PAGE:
Humanising terrorists may only lie on the peripheries of controversy today, but back in the early 1990s, where we are taken in Martin McDonagh’s gruesomely funny 2001 black comedy, domestic sensitivities were far pricklier. Director Mark Thomson reminds us of how volatile militant groups can be when they are spurred on by a sense of righteous, bloodthirsty nationalism.
Interrupted by a phone call during a casual torture session, INLA Lieutenant ‘Mad’ Padraic (an exceptional performance from Peter Campion) is informed of some horrifying news: his cat, Wee Thomas, is poorly. Fearing the worst, Padraic rushes home, swearing revenge against anyone who’s harmed the wee feline. As he arrives however, a surprise is waiting for him…
The lives of darkly comic figures invaded by tragedy have become synonymous with McDonagh’s writing, as often a form of gloomy sobriety is sliced apart by gags and comebacks. The Irish playwright takes us back to a decade which saw the first killing of an English Army Sergeant by the INLA and satirises, with finespun nimbleness, the insanity of kneejerk revenge and urban warfare. The chaotic jingoism of Padraic reflects the trite, small-town mentality which is frequently geared towards aggressive nativism, as he wields his mini hand-cannons and curses the English (understandable?). And the rusticity of Inishmore is captured with precision by Colin Richmond’s leaking, decrepit abode, featuring a familiar rolling stage found in Of Mice and Men.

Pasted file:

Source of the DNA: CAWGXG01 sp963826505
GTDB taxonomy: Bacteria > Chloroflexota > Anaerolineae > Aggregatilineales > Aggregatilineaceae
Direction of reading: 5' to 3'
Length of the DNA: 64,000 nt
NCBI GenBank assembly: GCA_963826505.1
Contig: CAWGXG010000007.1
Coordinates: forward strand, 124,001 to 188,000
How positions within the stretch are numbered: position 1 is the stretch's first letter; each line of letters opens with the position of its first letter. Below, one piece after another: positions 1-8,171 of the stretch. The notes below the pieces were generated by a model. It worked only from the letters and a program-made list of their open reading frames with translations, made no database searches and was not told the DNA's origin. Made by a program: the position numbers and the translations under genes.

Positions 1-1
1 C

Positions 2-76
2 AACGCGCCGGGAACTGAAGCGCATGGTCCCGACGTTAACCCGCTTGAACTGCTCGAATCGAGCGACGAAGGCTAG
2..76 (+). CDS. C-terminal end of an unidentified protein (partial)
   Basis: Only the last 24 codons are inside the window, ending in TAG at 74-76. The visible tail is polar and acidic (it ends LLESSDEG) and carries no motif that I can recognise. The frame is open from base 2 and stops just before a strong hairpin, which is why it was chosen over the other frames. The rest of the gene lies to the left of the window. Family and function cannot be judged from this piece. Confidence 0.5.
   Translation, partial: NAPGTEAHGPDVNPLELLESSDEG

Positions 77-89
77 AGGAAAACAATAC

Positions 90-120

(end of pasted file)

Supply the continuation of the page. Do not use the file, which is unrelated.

The reason McDonagh’s play is so successful is because it projects this lunacy to ideologies, as they characterise an often xenophobic outlook towards autonomous countries. He’s asking what ideologies are worth. Clearly, not as much as the life of an injured cat. Fastening the plot to this notion appeals to a common view of humanness where deeper emotional bonds trump political grievances, something which McDonagh actually achieves more successfully in both Beauty Queen of Leenane and In Bruges. Still, we are offered a truly comic meditation on the crazed fallout of international politics.
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